PCS Blog

The Dreams and The Supremes

Posted by Allyson Walters | 23 October 2014

Mary Patton as Deena Jones, Nattalyee Randall as Effie Melody White and Lexi Rhoades as Lorrell Robinson in "Dreamgirls" at PCS

The similarities between the show and actual events that occurred with The Supremes lead to belief that the creators did actually base the musical's story on that of The Supremes; however the producers denied any connections to avoid lawsuits from Motown, Berry Gordy, and the Supremes.


The Supremes Performing in London 1965.

Both the Supremes and the Dreams started off with "ettes" in their group's name. The Supremes were originally the Primettes, the Dreams start off as the Dreamettes.


Diana Ross, Mary Wilson and Florence Ballard

In the beginning, Florence Ballard originally sang lead, just as Effie White does in the musical.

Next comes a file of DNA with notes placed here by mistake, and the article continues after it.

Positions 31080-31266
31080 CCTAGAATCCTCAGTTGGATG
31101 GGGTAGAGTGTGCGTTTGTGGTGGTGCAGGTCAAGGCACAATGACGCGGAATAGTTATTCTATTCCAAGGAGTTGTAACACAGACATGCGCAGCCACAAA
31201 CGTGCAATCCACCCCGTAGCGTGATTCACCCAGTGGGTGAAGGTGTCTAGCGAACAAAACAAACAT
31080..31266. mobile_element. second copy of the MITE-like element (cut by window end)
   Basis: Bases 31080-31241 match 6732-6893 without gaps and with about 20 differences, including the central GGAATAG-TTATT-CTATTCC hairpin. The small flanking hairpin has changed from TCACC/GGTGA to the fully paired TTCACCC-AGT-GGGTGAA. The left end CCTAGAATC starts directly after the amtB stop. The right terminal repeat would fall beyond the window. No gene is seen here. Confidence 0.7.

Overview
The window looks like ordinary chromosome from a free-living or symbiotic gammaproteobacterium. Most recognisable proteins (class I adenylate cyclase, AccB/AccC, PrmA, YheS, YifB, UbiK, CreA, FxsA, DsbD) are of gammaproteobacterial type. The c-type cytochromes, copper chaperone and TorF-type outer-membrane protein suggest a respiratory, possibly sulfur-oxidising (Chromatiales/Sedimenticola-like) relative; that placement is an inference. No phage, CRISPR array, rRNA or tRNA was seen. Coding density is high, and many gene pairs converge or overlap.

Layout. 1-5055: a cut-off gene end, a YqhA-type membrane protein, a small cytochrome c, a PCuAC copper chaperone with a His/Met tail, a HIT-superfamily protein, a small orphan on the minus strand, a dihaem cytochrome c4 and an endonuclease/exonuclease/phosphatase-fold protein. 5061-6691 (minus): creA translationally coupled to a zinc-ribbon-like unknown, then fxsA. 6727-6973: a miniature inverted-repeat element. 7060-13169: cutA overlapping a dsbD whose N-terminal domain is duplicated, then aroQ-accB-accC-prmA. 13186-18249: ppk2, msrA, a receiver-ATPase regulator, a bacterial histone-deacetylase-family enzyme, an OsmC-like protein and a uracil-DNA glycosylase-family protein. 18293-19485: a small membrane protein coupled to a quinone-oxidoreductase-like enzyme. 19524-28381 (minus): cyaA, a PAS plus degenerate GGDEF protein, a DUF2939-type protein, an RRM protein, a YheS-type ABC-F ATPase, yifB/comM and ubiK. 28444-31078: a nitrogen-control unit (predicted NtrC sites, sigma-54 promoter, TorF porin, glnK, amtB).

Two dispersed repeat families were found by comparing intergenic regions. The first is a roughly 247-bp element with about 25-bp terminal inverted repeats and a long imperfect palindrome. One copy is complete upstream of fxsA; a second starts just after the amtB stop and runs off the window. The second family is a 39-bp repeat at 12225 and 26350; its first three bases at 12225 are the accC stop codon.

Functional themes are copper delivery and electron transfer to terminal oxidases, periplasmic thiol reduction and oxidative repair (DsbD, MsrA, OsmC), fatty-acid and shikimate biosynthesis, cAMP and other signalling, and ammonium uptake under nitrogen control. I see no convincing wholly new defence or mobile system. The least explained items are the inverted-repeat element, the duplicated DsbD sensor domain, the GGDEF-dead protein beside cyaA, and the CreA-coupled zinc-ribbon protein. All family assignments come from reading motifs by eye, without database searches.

Diana Ross 1975.

Diana Ross was chosen as the lead singer of the Supremes because of her distinctive, softer, commercial voice, just as Deena Jones is chosen as the lead singer of the Dreams.


Mary Wilson, Diana Ross, and Florence Ballard pose for Berry Gordy Jr.

The storyline of the love affair between Deena Jones and Curtis Taylor Jr. was modeled on Diana Ross and Berry Gordy Jr.'s love affair which eventually led to his emphasis on her career rather than that of the group.

Florence Ballard.

Florence Ballard missed performances, recording sessions, allegedly "faked" illnesses, and gained weight, all of which resulted in her being fired from the group in Las Vegas in 1967. The character of Effie White goes through the same experience.


Diana Ross and The Supremes Performing in the late 1960s.

The Supremes became "Diana Ross & the Supremes" in 1967 while in Las Vegas. The Dreams became "Deena Jones & the Dreams" in 1967 while in Las Vegas.


The original Broadway production of Dreamgirls opened December 20, 1981 at the Imperial Theatre. It closed August 11, 1985 after 1,522 performances.


The film version of Dreamgirls  premiered nationwide in December of 2006 . The release coincides almost to the day of the 25th anniversary of the Broadway opening of the production.


Mary Wilson 1966.

Mary Wilson loved Dreamgirls so much that she named her first autobiography

Dreamgirl: My Life As a Supreme


Dreamgirls  runs through November 2.


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